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On a personal note...
As you read this update, my husband and I will be celebrating 41 years of marriage. I have been a member of CEC for 39 of those 41 years. Our first two years of marriage, I taught in general education but at the end of my second year of teaching my principal asked me to take on a "new" class of middle schoolers who had behavior problems. I had never heard of special education but my principal told me I would have to go back to school and get a Masters in Special Education. I am one of those folks who can never get enough school so I agreed immediately. Of course, the district didn't pay a penny towards my Masters (nor my specialist nor my doctorate, for that matter.) Before I even registered for graduate school, I joined CEC and CCBD. I look back on that decision and other than the decision to marry Douglas, it was the best decision I ever made as an adult! Last week, I told you to consider starting a local chapter (Click here for some starter helps) and I guess I am still on that band wagon ... do you remember what helped you the most as that beginning teacher? Though I had taught for two years, I was still just 21 years old and had never heard of special education or emotional behavior disordered when I started that first classroom in a storage closet 9 feet by 20 feet — a room without air conditioning or even an electrical outlet. If it hadn't been for our local CEC chapter and the wonderful teachers who shared their file folders, great resources and amazing ideas I am sure I would have drowned that first year. But not only did they share, but they encouraged me, and through that local network, our state CEC conference, Teaching Exceptional Children magazine and the college courses I took that year, I did not just survive, I thrived. As I look back on that third year of teaching, my first with special education, I am thankful for the insight and wisdom of Mrs. Ellen Maltais our special education director for encouraging all of us to get involved in CEC. Years later, we honored her by renaming our chapter after her. I know many things have changed and we have lots of ways to "connect" today that we didn't have in 1974 but there will never be a time when we don't also need the warmth, nurturing and wisdom of real live people who have been where we are going ... I remember that, do you? Let's make sure those of us in leadership positions provide all the resources we can for all of our teachers. CEC is a great resource we can promote to our teachers. CASE is a great resource for those who are just entering the administration field, too. When I moved from the classroom to a coordinator position, the first thing I did was add CASE to my CEC membership (31 years ago). Just as today I remember the wonderful warm feeling I got when I stared into Douglas' blue eyes and said I do, I remember other wise decisions I have made over the years ... I hope you will take a few minutes this morning and remember a few of yours, too.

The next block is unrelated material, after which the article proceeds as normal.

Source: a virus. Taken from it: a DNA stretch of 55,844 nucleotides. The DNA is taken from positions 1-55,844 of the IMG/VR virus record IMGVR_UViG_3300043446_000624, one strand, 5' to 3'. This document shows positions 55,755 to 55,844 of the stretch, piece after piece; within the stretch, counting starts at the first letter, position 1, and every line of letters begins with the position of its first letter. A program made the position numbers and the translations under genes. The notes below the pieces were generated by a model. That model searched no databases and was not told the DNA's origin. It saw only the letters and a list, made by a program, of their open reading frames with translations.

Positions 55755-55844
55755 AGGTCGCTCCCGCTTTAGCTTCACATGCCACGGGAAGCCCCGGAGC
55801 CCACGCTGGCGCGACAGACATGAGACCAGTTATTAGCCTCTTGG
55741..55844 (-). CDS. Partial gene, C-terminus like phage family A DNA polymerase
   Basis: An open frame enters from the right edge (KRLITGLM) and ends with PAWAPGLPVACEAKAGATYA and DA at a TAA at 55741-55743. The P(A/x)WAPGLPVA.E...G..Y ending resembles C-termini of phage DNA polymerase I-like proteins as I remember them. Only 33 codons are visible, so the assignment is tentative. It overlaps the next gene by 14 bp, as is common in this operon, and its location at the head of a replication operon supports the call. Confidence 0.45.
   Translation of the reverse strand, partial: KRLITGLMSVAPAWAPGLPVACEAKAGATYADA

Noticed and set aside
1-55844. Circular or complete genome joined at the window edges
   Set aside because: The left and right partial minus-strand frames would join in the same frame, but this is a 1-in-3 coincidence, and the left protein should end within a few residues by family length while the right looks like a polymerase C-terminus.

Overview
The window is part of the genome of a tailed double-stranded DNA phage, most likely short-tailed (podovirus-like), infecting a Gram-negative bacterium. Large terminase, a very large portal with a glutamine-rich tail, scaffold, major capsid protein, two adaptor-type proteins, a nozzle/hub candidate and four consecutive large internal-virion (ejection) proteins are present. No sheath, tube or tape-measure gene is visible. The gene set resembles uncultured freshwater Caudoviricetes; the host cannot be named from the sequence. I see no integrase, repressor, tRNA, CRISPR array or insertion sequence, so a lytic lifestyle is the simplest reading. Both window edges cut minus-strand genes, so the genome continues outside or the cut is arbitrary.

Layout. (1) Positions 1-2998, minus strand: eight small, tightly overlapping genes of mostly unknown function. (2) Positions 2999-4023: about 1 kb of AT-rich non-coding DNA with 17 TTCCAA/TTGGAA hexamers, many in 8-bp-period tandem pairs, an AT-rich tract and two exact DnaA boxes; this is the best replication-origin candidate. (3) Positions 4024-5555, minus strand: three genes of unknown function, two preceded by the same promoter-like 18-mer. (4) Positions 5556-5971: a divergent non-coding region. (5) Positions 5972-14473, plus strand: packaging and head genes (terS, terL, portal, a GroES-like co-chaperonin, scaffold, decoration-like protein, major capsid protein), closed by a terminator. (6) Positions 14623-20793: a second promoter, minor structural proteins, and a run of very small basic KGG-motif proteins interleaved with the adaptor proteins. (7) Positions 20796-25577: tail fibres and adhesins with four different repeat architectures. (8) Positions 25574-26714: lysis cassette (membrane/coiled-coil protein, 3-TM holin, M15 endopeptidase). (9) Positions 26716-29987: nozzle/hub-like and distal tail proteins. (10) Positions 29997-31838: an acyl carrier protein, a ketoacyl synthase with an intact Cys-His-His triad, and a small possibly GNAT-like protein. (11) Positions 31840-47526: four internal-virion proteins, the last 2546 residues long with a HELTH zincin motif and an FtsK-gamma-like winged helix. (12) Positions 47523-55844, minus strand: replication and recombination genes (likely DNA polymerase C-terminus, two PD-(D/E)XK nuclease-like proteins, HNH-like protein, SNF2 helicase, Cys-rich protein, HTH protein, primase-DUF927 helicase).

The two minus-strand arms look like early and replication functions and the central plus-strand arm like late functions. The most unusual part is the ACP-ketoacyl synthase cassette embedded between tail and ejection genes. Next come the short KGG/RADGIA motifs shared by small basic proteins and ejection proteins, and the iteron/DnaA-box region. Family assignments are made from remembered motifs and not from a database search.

Thank you for all you do to help make education a better system for everyone. If you can think of anything CASE can do to help you make this a great year for your students, staff, parents and other school personnel, please let me know!


Luann Purcell
Executive Director

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  System 44

System 44 Next Generation is the new foundational reading program for your most challenged readers in Grades 3–12+. System 44 Next Generation is proven to help students master the foundational reading skills required for success with the Common Core through explicit instruction in comprehension and writing and a personalized learning progression driven by technology. System 44 was developed to ensure that students with unique learning challenges have the necessary support and scaffolds to address their specific needs. Learn More.

Conference on IEP Facilitation
Join special education attorney Julie Weatherly and Key2Ed on Nov. 12-13, 2013 in Nashville, Tennessee for a unique two-day Conference on IEP Facilitation and its legal benefits in a small, interactive learning environment. The U.S. Department of Education has recognized IEP meeting facilitation as best practice through CADRE, and the American Association of School Administrators has recently proposed that the mandatory use of FIEP be included in the next Reauthorization of the IDEA.

Conference participants will receive intensive training in the mechanics of IEP facilitation, along with the opportunity to pose legal questions related to the IEP process and how FIEP can assist in avoiding special education legal disputes. Specifically, this conference will focus on how to:
  • Prevent conflict at IEP meetings
  • Manage strong emotions from team members
  • Have productive and meaningful dialogue focused on the student
  • Keep all team members focused on IEP meeting content
  • Use an effective and legally compliant IEP agenda, and group behavior norms to manage the content of the meeting
  • Avoid legal disputes by using facilitative behaviors and processes.
To download a flyer on the conference, click here. To download the registration form, click here.